[Sunday, January 10]
Augusta Victoria Hospital is truly a sign of hope amidst a complicated and frustrating political and social environment. Dr. Tawfiq Nasser and his staff are providing highly specialized treatment to Palestinian refugees and others in need while facing logistical challenges unknown to comparable facilities in Canada.
Just getting to AVH as a patient or staff member through security checkpoints and around physical barriers is a demanding job. AVH has initiated a bussing program to make sure that those who need urgent medical treatment such as radiation therapy or children’s dialysis are not denied relief.
For the nearly 3.5 million Palestinians living in the region, daily life is constantly challenged by military occupation and political realities that require the hospital to purposefully highlight the necessity of human rights. The aim is to alleviate suffering and to advocate for peace and justice. This way, marginalized groups can be empowered through access to health and human services.
There is only one radiation therapy machine available to the Palestinian people and that is housed at AVH. The population should have at least five or six. Construction is now underway to house a second unit and permission is being sought from Israeli authorities to proceed.
Women with cancer are only one example of the marginalized people who seek AVH assistance when dealing with the social ramifications of this disease. Rather than receiving support from the community, many women are often neglected because of the social stigma surrounding breast cancer. AVH’s rights based approach empowers them to challenge cultural norms and uphold their rights and the rights of children afflicted with such severe conditions.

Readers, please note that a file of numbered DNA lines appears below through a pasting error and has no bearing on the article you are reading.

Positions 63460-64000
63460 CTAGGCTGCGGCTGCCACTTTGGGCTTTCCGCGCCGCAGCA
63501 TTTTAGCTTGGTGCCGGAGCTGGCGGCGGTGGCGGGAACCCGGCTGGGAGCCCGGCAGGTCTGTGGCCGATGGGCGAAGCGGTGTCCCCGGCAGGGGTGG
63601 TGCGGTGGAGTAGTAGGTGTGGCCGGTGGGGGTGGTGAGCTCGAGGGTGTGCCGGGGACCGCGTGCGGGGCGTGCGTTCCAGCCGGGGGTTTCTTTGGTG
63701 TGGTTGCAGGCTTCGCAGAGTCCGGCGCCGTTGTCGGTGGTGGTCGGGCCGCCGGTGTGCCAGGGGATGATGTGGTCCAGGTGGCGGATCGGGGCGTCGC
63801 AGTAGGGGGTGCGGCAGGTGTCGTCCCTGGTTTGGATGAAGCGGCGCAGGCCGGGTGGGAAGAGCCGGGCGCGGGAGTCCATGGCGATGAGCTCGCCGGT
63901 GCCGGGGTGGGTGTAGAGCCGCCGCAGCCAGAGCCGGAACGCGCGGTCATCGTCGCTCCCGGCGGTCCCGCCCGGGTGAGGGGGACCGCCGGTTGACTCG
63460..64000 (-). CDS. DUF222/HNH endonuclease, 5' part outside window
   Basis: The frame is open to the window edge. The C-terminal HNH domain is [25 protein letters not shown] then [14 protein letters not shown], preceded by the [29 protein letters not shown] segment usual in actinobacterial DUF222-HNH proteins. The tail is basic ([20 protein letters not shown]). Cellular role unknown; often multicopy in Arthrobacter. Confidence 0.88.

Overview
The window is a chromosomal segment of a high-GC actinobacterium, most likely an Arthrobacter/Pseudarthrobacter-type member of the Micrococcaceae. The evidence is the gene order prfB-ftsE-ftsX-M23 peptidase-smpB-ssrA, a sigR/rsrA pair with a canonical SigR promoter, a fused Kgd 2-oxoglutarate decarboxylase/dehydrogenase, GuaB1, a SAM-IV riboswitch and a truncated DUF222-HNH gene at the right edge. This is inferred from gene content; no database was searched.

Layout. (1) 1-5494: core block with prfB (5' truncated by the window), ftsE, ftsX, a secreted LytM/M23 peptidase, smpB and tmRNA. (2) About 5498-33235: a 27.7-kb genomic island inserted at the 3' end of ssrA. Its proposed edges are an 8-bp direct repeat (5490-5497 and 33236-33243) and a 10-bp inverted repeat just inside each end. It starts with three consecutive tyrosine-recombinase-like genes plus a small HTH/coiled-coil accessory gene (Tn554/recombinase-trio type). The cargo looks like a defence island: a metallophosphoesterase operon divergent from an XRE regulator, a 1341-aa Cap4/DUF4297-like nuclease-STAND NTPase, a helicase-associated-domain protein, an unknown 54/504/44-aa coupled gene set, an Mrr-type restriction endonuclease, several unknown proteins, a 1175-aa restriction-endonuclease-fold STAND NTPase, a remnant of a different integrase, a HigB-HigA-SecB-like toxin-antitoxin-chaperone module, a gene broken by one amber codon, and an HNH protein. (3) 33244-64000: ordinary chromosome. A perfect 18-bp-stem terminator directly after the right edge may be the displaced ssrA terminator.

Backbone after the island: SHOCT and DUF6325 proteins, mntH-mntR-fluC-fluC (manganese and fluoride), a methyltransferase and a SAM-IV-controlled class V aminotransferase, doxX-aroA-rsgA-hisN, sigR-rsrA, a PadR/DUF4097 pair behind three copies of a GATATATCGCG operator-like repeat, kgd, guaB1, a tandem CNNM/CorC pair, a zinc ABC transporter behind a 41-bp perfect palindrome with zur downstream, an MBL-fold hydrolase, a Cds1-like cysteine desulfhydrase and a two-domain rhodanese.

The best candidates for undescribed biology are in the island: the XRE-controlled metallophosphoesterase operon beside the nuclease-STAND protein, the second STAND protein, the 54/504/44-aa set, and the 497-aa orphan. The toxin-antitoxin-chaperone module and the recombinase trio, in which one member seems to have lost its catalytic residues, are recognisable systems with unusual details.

Canadian Lutheran World Relief Global Encounter participants received a comprehensive tour of the hospital and its facilities from Dr. Nasser. We saw the treatment facilities and various wards and witnessed all five paediatric dialysis beds in use by Palestinian children. They learned that this treatment is provided to children as young as five months old. We saw the radiation equipment and the diabetes ward and visited with some of the 220 staff members.
Of particular interest was the “Canadian Wing”. This is a 25 bed geriatric care ward provided by CIDA through the efforts of CLWR. The specialized care from nurses trained in this specialty brings relief and hope to 25 families. Plans are underway to secure funding for a separate elder care facility that will provide care to at least 90 or more people.
Care at AVH is not limited to the physical needs of its patients. A psycho-social care center offers counselling and support for patients and their families with a particular focus on women and children. The department also plays a large role in advocating for patients’ rights by managing the AVH bussing program and the housing program for Gaza patients.